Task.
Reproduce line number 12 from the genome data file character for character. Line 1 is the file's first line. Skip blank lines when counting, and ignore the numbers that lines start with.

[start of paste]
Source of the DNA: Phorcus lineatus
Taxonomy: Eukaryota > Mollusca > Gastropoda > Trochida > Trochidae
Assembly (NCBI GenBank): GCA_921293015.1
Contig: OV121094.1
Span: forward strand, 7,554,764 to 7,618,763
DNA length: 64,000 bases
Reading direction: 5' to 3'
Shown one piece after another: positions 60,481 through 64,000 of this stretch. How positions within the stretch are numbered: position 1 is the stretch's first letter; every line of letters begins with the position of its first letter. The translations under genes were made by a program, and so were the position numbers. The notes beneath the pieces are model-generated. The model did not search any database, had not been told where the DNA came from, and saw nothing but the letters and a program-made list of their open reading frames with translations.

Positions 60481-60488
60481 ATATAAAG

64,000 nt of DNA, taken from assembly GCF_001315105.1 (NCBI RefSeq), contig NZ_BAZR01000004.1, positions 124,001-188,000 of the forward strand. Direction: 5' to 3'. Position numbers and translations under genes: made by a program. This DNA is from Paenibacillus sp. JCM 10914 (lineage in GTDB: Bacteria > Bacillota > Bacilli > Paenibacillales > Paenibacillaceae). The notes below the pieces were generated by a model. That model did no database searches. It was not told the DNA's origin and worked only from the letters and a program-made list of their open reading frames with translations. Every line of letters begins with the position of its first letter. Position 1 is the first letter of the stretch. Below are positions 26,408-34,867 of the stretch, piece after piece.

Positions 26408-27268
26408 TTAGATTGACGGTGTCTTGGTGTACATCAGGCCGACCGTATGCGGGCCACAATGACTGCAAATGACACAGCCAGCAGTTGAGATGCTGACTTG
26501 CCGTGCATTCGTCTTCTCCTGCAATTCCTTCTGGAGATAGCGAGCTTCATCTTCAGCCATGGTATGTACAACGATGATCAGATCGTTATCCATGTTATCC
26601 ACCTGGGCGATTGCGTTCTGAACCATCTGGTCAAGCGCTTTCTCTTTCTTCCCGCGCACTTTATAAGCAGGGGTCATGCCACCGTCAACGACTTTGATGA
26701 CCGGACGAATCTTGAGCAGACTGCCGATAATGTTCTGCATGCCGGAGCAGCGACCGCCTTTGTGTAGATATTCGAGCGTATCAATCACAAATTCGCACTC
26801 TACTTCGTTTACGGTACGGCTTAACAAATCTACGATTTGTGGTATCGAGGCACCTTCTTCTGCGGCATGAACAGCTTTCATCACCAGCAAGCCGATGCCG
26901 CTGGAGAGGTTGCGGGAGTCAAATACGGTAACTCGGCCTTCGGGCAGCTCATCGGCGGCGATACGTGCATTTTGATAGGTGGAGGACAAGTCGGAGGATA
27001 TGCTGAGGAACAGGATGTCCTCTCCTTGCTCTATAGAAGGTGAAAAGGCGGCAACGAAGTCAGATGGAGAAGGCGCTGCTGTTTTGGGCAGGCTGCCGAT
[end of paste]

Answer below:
Positions 26408-27268